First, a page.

Polycystic ovary syndrome (PCOS) affects 6 – 8% of women and is a common cause of infertility. Women with PCOS often have absent or irregular menses. They therefore either do not ovulate or ovulate infrequently.
Getting pregnant with PCOS can be possible with the right diagnosis and treatment. For the past many decades, clomiphene citrate (Clomid, Serophene) has been the drug of choice for making PCOS patients ovulate. The ovulation rates with clomiphene citrate are good, however, the pregnancy rates are quite low.
For the past 10 years or so, Letrozole (Femara) has been available in the U.S. as a drug used for treating hormonally responsive breast cancer after surgery. Letrozole is a selective estrogen receptor modulator (SERM) like clomiphene citrate and can also be used to induce ovulation. Letrozole does indeed work, however, there was an early publication suggesting it was associated with birth defects.
This led to the drug manufacturer sending a letter to physicians asserting that it was approved only for breast cancer patients (basically discouraging its use for ovulation induction). Subsequent studies have shown Letrozole to be effective and the incidence of birth defects was no different than with clomiphene citrate. Many physicians, however, refrained from using Letrozole “off-label” for ovulation induction because of this controversy.
New Study Evidence Supporting Letrozole
Recently, a research study was published in the New England Journal of Medicine, comparing the live birth rates of patients with PCOS who used Letrozole instead of Clomid to help achieve pregnancy. They concluded that women who received Letrozole had significantly more live births than those who received Clomid – 27.5 % vs. 19.1% or 31 more births in the Letrozole group.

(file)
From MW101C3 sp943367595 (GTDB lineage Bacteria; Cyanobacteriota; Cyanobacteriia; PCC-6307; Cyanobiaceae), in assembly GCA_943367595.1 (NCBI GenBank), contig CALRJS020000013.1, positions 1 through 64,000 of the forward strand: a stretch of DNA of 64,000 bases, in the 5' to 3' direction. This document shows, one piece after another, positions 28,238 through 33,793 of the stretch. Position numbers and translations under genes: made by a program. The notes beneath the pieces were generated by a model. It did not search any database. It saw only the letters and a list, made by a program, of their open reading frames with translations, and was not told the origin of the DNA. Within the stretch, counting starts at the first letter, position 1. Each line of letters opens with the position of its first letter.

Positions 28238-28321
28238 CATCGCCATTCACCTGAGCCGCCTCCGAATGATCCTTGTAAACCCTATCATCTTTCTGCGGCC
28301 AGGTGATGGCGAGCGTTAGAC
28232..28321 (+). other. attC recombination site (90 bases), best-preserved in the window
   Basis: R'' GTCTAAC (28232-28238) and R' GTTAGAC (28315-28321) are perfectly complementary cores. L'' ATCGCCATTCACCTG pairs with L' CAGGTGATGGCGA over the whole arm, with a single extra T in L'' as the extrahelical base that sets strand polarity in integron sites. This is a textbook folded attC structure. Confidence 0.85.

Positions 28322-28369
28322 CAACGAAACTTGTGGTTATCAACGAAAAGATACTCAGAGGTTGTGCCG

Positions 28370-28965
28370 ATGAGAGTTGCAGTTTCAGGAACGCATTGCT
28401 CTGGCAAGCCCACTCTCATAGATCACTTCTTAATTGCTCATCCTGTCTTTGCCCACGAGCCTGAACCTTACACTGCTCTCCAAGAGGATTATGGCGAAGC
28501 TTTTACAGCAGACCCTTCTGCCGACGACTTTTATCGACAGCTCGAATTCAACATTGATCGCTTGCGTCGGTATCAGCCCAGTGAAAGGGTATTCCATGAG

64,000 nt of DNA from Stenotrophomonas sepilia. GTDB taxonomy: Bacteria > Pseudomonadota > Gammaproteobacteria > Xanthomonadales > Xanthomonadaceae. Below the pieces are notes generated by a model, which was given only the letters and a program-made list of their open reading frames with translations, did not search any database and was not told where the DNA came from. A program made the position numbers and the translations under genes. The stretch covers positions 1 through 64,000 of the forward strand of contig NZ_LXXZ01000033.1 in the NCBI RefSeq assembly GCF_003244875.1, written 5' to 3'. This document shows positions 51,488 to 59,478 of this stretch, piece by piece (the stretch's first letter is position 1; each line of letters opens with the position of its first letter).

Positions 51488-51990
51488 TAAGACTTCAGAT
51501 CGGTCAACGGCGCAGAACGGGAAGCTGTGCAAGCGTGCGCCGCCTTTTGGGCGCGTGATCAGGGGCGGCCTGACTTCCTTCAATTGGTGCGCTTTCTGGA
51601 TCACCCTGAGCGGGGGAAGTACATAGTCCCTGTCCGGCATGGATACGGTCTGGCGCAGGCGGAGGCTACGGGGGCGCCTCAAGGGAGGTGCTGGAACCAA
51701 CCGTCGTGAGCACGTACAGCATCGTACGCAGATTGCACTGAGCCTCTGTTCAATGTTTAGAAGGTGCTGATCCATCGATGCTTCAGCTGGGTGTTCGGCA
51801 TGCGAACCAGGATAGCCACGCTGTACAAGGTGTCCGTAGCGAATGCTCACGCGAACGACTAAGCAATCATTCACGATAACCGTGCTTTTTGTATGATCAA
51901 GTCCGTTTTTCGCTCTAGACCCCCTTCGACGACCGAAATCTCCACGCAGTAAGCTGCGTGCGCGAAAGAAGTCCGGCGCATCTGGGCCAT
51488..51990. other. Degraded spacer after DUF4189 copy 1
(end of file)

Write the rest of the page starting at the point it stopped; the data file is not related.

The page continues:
This study followed 750 women who were diagnosed with PCOS and were randomly assigned to take either Letrozole or Clomid. The patients and their partners agreed to have regular intercourse during the study. In addition to the increased live birth rate, the patients who received Letrozole also had a higher ovulation rate (61.7% vs. 48.3%) than those who received Clomid. This is a key finding as well, because women with PCOS often do not ovulate on their own.
It is also important to note that the drugs did not show any significant differences in terms of birth defects, pregnancy loss or twin pregnancies. This is further reassurance that Letrozole is a safe alternative in the treatment of infertility.
Since Clomid has normally been used as the primary medication prescribed to induce ovulation in the past 40 years, this study may prompt physicians to consider Letrozole as an alternative first-line treatment for patients who struggle with infertility due to PCOS.
To see a fertility specialist who will answer your questions about PCOS and IVF, make an appointment at one of InVia’s four Chicago area fertility clinics.